Lumbini - Birth Place of Lord Buddha

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Lumbini, Nepal

Lumbini - Birth Place of Lord Buddha Reviews

ramghale ramghale
7 reviews
Lumbini - Birth Place of Lord Buddha Jul 24, 2013
As the birthplace of the Lord Buddha - the apostle of peace and the light of Asia was born in 623 BC - the sacred area of Lumbini is one of the holiest places of one of the world's great religions, and its remains contain important evidence about the nature of Buddhist pilgrimage centres from a very early period. Lumbini, in the South-Western Terai of Nepal, evokes a kind of holy sentiment to the millions of Buddhists all over the world, like Jerusalem to Christians and Mecca to Muslims.

Lumbini is the place where the Buddha, known as the Tathagata, was born. It is the place which should be visited and seen by a person of devotion and which should cause awareness and apprehension of the nature of impermanence. The site and its surrounding area is endowed with a rich natural setting of domesticable fauna and favourable agricultural environ. Historically, the region is an exquisite treasure-trove of ancient ruins and antiquities, dating back to the pre-Christian era. The site, described as a beautiful garden in the Buddha's time, still retains its legendary charm and beauty.

The birthplace of the Gautama Buddha, Lumbini, is one of the four holy places of Buddhism. It is said in the Parinibbana Sutta that Buddha himself identified four places of future pilgrimage: the sites of his birth, Enlightenment, First Discourse, and death. All these events happened outside in nature under trees. There is no particular significance in this, other than it perhaps explains why Buddhists have always respected the environment and natural law.

Lumbini is situated at the foothills of the Himalayas in modern Nepal. In the Buddha's time, Lumbini was a beautiful garden full of green and shady sal trees (Shorea robusta ). The garden and its tranquil environs were owned by both the Shakyas and the clans. King Suddhodana, father of Gautama Buddha, was of the Shakya dynasty and belonged to the Kshatriya (warrior caste). Maya Devi, his mother, gave birth to the child on her way to her parent's home in Devadaha while resting in Lumbini under a sal tree in the month of May, 642 BC. The beauty of Lumbini is described in Pali and Sanskrit literature.

Maya Devi, it is said, was spellbound to see the natural grandeur of Lumbini. While she was standing, she felt labour pains and catching hold of a drooping branch of a sal tree, she gave birth to a baby, the future Buddha.

In 249 BC, when the Indian Emperor Ashoka visited Lumbini, it was a flourishing village. Ashoka constructed four stupas and a stone pillar with a figure of a horse on top. The stone pillar bears an inscription, which in translation runs as follows: 'King Piyadasi (Ashoka), beloved of devas, in the 20th year of the coronation, himself made a royal visit, Buddha Sakyamuni having been born here; a stone railing was built and a stone pillar erected to the Bhagavan having been born here, Lumbini village was taxed reduced and entitled to the eight part (only)'.

Lumbini remained neglected for centuries. In 1895, Feuhrer, a famous German archaeologist, discovered the great pillar while wandering about the foothills of the Churia range. Further exploration and excavation of the surrounding area revealed the existence of a brick temple and sandstone sculpture within the temple itself, which depicts the scenes of the Buddha's birth.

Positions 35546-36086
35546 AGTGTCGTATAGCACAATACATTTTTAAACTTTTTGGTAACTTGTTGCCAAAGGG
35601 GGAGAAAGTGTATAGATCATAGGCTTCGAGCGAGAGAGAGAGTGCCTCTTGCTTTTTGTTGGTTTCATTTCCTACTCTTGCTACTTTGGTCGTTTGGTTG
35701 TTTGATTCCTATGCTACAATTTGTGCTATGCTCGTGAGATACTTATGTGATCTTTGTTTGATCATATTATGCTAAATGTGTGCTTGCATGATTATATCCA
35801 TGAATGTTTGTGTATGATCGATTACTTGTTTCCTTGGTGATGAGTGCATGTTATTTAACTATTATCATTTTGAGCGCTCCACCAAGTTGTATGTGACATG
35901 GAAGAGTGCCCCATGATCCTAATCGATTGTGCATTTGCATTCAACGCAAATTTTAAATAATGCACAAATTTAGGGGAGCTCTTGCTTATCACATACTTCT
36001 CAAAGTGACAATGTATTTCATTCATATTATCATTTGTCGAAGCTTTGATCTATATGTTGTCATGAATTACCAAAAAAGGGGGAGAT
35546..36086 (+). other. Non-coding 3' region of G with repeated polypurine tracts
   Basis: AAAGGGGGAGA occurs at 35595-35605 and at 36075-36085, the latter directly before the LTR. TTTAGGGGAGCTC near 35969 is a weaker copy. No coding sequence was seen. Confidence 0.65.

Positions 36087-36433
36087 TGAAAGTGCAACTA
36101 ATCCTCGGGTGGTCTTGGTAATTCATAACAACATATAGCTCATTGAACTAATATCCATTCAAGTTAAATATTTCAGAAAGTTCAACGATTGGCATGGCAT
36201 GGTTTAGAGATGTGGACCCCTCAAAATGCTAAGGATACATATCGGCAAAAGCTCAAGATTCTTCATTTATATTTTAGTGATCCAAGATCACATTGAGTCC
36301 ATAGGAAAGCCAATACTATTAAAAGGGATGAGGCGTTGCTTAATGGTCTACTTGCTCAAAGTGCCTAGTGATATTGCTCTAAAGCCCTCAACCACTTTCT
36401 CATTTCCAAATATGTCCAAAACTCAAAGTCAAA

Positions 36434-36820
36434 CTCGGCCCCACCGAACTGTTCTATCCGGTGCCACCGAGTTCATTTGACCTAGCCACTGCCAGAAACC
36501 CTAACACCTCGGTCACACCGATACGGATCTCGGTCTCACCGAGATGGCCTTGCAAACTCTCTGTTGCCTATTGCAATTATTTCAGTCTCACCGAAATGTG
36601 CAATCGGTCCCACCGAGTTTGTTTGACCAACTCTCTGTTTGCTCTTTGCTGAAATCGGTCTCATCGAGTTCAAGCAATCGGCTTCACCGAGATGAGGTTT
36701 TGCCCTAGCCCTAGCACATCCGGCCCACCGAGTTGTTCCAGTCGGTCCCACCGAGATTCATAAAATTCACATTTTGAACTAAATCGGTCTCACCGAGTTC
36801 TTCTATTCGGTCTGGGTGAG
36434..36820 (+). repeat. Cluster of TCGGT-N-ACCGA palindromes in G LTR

It is pointed out by scholars that the temple of Maya Devi was constructed over the foundations of more than one earlier temple or stupa, and that this temple was probably built on an Ashokan stupa itself. To the south of the Maya Devi temple there is the famous sacred bathing pool known as Puskarni. It is believed that Maya Devi took a bath in this pool before the delivery.

By the side of the Ashoka pillar a river which flows south-east and is locally called the Ol. In 1996, an archaeological dig unearthed a 'flawless stone' placed there by Ashoka in 249 BC to mark the precise location of the Buddha's birth more than 2,600 years ago. if authenticated, the find will put Lumbini even more prominently on the map for millions of religious pilgrims.

To See:

Ashokan Pillar - an inscribed pillar erected by Emperor Ashoka (249 BC) on the spot of Buddha's birth. The inscription, which is the oldest in Nepal, grants Lumbini a tax-free status in honor of Buddha’s birth.

Buddhist Temples - there are foundations of temples dating from the 2nd century BC to the 9th century AD, and two modern temples: one in Tibetan style, the Dharma Swami Maharaja Buddha Temple, which was built by the king of Mustang, and one Nepalese Theravada style building, the Lumbini Buddha Vihar, which was built by the Nepalese government and contains Tibetan-style frescoes and Newari-style Buddhist images. Outside the main complex, there are other temples built in the styles of countries where Buddhism is the predominant religion, such as Chinese, Japanese and Burmese.

The Japan Peace Stupa - the 41m imposing structure is situated at the northern end of the gardens.

The Lumbini Museum displays artifacts from the Mauryan and Kushana periods, religious manuscripts and other items discovered at the site. Closed on Tuesdays.

The Lumbini International Research Institute (LIRI) is devoted to the study of Buddhism and other religions. It houses an extensive collection of books on religion, art and architecture.